I won’t say much about the ‘Dance of the Hours’ segment. Presented as a rather straightforward ballet, but with the absurdity of ballet dances that are not typically thought of as graceful, such as ostriches, hippos, elephants and crocodiles. It is simply a delight and fun to watch. However, the segment based on Ludwig von Beethoven’s ‘Pastorale Symphony’ struck an interesting chord with me. Here we see creatures of Greek mythology going about their normal lives: a family of Pegasus teaches a young one how to fly (my favorite part). Male centaurs woo lovely female centaurs with the help of mischievous cupids. Jovial Bacchus cavorts while drinking copious amounts of wine. Then suddenly out of nowhere comes Zeus, hurtling thunderbolts at the merrymakers and causing quite a chaos that leaves everyone hiding in terror.
The thought came to me that not long ago, we were those centaurs and fawns and Pegasus, just going about our business and doing our day to day lives, when it seems like out of nowhere, this thunderbolt came down into our midst, bringing a storm in its wake. Sure, there were rumblings of this oncoming chaos, but it wasn’t until it was among us that we really saw it for the chaos it could bring. How grateful I am that ours is not a whimsical God, like Zeus, just throwing bolt after bolt for no reason and finding delight in our fear and confusion. He will not throw any lightning at us that we cannot handle, and He will be with us to help weather the storm, so when the sun comes out again, it will shine all the brighter.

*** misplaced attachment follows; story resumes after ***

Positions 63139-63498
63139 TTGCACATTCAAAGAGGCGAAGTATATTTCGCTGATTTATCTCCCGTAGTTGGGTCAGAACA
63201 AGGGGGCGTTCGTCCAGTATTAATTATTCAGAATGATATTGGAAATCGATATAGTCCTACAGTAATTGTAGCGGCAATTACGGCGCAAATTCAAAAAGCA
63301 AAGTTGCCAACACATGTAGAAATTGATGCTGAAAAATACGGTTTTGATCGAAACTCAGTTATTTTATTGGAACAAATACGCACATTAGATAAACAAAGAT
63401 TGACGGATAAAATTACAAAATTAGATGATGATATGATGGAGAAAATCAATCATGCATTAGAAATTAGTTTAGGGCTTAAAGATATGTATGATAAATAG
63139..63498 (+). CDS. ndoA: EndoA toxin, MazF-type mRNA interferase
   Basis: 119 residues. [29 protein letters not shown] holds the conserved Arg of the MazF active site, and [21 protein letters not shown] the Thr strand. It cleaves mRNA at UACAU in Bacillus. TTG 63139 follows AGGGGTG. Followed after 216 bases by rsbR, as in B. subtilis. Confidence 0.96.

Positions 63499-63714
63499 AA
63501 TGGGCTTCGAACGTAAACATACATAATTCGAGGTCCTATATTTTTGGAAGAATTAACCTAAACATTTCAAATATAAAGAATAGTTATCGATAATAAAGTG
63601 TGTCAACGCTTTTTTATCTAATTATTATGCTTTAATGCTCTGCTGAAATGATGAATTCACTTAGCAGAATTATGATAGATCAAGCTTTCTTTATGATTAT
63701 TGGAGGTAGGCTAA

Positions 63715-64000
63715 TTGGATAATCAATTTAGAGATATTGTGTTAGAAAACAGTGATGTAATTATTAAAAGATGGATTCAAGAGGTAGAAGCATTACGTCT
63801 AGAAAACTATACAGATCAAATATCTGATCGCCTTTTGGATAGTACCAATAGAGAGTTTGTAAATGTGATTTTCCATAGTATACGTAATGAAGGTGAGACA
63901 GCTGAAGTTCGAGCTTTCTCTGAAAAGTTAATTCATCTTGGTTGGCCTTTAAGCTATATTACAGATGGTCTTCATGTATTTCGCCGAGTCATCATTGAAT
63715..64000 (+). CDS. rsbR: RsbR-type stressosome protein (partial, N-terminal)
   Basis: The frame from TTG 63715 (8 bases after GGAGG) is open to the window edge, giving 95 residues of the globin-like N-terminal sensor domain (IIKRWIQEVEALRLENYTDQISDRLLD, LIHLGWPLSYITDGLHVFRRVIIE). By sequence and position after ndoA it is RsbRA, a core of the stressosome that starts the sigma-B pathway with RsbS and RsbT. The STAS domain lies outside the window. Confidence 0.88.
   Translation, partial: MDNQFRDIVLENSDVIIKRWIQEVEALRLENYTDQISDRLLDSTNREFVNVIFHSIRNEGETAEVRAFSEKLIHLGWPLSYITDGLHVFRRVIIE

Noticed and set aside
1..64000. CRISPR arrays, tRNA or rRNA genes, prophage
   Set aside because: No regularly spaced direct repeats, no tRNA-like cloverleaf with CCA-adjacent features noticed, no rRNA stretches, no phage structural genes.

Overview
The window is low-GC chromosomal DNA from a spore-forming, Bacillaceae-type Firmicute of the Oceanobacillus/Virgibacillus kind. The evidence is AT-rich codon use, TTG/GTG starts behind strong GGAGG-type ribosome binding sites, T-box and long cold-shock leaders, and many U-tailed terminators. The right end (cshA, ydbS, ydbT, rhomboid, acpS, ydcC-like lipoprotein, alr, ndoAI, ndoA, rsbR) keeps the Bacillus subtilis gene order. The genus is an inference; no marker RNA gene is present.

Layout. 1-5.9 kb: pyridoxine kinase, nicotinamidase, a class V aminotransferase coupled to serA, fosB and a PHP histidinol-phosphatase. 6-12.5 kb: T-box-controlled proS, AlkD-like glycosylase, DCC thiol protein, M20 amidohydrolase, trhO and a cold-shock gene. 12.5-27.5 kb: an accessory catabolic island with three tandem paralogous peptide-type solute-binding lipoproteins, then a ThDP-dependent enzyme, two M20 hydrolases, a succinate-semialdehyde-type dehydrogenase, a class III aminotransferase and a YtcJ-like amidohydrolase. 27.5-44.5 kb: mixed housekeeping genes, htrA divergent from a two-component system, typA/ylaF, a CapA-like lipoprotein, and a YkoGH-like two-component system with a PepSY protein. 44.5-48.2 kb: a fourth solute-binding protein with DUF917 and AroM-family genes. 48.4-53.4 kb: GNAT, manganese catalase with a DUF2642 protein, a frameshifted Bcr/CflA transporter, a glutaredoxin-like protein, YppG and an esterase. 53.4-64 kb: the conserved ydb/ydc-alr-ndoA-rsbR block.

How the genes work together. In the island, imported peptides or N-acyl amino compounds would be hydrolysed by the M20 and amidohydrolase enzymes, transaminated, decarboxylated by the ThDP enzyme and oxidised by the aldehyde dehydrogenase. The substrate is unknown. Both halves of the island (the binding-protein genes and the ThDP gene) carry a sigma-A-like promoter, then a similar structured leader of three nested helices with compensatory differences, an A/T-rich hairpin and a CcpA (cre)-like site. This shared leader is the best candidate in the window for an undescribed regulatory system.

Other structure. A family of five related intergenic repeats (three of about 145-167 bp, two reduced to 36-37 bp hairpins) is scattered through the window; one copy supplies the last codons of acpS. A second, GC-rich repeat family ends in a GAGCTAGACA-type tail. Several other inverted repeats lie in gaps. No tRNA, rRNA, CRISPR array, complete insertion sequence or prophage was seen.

The final segment of the movie has some of the darkest, most vivid and frightening animation ever put to film. ‘Night on Bald Mountain’, with its fantastic score by Modest Mussorgsky, is a masterpiece of stark depiction of evil and Halloween-ish terror, in which the very Devil himself comes out of the mountain and summons all the ghosts and demons to revel with him. Then comes Schubert’s ‘Ave Maria’, which follows directly after, when the bright bells of dawn drive the minions of the night back into hiding and many pilgrims holding candles walk a path to a sort of cathedral while the heavenly chorus plays throughout. It is a stunning depiction of the contrast of profane vs sacred.
Sometimes, it can feel like the Devil, chaos personified, is having his day, or rather, his night. This segment serves as a reminder that it is always darkest before the dawn. Dawn is coming and the Devil, who sows chaos, fear and destruction, will be and indeed already has been defeated. As the ‘Ave Maria’ lyrics say, we must embrace the Prince of Peace, and the hosts of darkness will fade and cower.
This is as theological as I will get when it comes to my look back at the world of Disney, but these are the thoughts I had while watching this movie and considering the events of the year so far. This is why I chose to share all my thoughts on these Disney movies in this series, because I love the positivity these films bring and the good messages and ideas that can still be found. I share them with you and hope you might find the same encouragement and inspiration in ‘Fantasia’ that I did.